Decorative cosmetic products sold in the USA may also share one ingredient list among shades within the same product range. In this case, each shade has the same ingredient list, where the colorants have to be listed and the end of the ingredient list and after the phrase ‘may contain’.

However, it is important to add that all colorants, which appear in all shades, must be listed before ‘may contain’. All the others, which do not appear in all shades, may be listed in ‘may contain’ section. Since one ingredient list is shared among many shades, there is sometimes the case, that there are also ingredients other than colorants, which are not included in all shade formulations. In this case, it has to be written in which shade those ingredients are present, e.g. beeswax in peach shade.

Canada Decorative Cosmetics

For make-up products (e.g. eyeshadow, lipstick), nail polishes and nail enamel, it is allowed to use one ingredient list. The list must include all colouring agents used in the range, preceded by the symbol “+/-” or the phrase “may contain/peut contenir”.

In Canada, all cosmetic products have to be notified to Health Canada, which monitores production and distribution of various types of products, including cosmetics.

Manufacturer, a Canadian importer or a person responsible on their behalf, has to notify Health Canada by submitting a Cosmetic Notification Form (CNF) for each cosmetic product being sold in Canada. Cosmetic registration in Canada is a post-market requirement, meaning that the notification has to be made within 10 days after the cosmetic products are first sold in Canada.

If the products are not notified, they may be denied entry into Canada or removed from sale.

Cosmetic notification form has 9 sections. Information that has to be provided includes the following:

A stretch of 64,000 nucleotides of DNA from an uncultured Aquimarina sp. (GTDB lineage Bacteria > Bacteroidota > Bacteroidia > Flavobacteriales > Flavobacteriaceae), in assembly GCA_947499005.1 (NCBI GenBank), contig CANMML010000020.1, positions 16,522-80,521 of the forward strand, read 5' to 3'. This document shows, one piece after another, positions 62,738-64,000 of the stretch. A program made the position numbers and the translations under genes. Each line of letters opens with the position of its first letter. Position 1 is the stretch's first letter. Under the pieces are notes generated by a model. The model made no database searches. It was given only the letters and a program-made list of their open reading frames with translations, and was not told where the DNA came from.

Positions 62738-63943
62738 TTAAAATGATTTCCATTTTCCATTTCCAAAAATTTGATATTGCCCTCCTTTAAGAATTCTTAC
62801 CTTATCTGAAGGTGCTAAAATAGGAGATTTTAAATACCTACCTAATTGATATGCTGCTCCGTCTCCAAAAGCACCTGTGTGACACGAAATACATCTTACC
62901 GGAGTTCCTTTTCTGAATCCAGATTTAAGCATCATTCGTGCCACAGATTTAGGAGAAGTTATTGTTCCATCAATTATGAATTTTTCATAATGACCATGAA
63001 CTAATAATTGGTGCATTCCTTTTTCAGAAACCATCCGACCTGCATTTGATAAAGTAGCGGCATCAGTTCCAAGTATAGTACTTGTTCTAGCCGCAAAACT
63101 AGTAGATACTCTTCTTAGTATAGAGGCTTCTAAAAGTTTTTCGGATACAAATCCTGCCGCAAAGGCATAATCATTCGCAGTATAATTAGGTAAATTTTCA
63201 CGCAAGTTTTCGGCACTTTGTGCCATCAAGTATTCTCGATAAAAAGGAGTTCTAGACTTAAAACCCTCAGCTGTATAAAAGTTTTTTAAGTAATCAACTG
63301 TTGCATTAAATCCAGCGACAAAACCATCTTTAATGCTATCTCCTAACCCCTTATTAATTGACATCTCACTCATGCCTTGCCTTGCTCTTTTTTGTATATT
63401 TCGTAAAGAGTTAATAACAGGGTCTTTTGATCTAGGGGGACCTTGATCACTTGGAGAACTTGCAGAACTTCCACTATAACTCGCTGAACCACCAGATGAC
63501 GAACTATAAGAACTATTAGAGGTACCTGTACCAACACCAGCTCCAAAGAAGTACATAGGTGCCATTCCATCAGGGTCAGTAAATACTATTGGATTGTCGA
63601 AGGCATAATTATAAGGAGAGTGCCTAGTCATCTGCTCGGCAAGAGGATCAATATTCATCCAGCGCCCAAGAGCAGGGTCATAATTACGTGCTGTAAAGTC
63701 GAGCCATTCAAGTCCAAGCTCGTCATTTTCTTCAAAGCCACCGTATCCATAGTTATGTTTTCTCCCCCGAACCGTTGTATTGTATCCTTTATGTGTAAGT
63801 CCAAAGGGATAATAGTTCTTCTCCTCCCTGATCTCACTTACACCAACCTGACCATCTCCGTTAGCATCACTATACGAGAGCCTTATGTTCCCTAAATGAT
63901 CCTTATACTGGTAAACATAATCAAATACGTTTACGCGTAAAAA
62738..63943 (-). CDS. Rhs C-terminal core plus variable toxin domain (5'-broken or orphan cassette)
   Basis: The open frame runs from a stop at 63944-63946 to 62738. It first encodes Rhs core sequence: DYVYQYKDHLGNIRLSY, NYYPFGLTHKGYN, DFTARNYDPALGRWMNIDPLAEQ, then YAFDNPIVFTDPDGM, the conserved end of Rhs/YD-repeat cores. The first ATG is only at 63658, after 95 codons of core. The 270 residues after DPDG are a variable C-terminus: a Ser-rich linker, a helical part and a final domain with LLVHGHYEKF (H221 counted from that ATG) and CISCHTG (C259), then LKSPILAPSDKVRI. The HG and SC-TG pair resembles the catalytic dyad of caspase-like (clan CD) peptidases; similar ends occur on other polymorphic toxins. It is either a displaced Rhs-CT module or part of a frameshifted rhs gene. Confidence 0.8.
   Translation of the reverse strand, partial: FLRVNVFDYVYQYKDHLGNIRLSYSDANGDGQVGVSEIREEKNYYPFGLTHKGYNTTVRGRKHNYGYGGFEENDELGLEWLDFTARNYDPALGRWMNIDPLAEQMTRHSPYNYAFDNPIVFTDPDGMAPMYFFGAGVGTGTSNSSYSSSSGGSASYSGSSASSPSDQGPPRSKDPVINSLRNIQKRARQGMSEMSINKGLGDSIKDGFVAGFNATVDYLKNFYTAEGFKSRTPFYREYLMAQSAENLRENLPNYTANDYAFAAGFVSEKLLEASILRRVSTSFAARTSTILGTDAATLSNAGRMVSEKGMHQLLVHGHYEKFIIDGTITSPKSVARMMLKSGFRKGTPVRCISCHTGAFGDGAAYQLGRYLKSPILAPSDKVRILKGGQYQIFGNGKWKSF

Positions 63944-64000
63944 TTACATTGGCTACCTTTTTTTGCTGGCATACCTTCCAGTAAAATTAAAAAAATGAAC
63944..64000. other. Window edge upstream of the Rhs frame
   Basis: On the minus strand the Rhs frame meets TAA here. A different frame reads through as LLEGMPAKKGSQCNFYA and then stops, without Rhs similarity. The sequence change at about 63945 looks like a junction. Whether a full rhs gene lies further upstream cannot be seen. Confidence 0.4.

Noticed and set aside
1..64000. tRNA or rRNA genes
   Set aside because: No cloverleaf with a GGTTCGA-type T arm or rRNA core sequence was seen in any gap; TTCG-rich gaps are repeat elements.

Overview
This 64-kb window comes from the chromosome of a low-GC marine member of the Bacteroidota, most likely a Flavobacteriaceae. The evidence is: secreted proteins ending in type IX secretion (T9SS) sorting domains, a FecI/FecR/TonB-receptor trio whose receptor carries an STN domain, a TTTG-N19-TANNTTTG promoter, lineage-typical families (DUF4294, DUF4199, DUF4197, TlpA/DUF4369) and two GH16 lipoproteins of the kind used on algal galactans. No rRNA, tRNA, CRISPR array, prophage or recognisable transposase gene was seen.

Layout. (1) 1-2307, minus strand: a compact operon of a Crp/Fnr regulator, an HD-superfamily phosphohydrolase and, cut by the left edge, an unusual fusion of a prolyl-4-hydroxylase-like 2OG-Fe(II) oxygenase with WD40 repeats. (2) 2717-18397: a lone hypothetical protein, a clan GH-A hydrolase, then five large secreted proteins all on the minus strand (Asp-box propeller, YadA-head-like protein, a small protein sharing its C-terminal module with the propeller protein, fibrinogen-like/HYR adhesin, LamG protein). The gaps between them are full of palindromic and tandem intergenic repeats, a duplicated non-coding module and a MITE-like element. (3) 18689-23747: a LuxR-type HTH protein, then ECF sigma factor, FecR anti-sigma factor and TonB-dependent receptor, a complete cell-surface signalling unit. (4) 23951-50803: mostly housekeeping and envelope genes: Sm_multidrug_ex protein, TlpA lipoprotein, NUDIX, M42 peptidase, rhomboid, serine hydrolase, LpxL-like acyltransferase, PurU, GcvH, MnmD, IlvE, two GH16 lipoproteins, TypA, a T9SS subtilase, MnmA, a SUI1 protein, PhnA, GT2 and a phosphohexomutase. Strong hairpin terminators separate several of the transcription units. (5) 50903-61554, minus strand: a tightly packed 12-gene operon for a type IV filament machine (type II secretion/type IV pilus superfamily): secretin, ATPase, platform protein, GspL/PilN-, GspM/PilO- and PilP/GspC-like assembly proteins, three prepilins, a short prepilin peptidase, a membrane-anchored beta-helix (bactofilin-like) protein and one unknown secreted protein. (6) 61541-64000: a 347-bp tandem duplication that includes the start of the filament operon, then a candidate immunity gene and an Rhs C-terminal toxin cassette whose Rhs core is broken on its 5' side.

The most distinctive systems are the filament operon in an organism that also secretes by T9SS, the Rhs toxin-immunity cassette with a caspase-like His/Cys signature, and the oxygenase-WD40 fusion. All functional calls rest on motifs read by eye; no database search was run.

• Brand and name of the product
  • Date of the first sale of the product in Canada (actual or predicted)
  • Product information (area of application, form, function, ingredients and their concentrations
  • Contact information of the notifier

Contact information of the manufacturer and/or Canadian importer (note that at least one of the companies for which contact information is provided has to be based in Canada. If the manufacturer is not from Canada, then the details of the Canadian importer have to be provided as well) Additional documents and pictures (needed only if the product presents an avoidable hazard according to the Cosmetic Regulation or Cosmetic Ingredient Hotlist)

Before notifying your product, it is important to check the Cosmetic Ingredient Hotlist, which contains lists of prohibited and restricted ingredients for use in cosmetics in Canada. If any ingredient you have in your product, requires warning statements, it is important to provide a product’s label (as an additional document) with the notification form.

China has released new cosmetic labelling regulations to combat misleading product information in the fast-growing industry. On May 31, 2021, China’s National Medical Products Association (NMPA) released the Measures for the Administration of Cosmetic Labeling (the “Measures”), which describe how cosmetics companies should label their products.

The new labelling requirements follow a comprehensive series of new regulations governing the cosmetics industry in China, which took effect on January 1, 2021. The Measures act in accordance with this broader regulatory framework and will come into force on May 1, 2022. Cosmetics provided to consumers in the form of free trial, gift, and via coupons or vouchers that can be redeemed are also subject to the Measure.

According to Reed Exhibitions Russia, Russia represents 4% of the global cosmetics market. It is the fourth biggest market in Europe (after Germany, France and UK), while according to per capita consumption of cosmetics, Russia globally comes in 6th place. Russia is, however, also known for its quite burdensome regulations, so getting to know the Russian cosmetics legislation and regulatory requirements is a vital part of preparing yourself to enter this market. The current cosmetics legislation in use in Russia came into force in 2012, and it is called the Technical Regulation on the Safety of Cosmetic Products (CU TR 009/2011).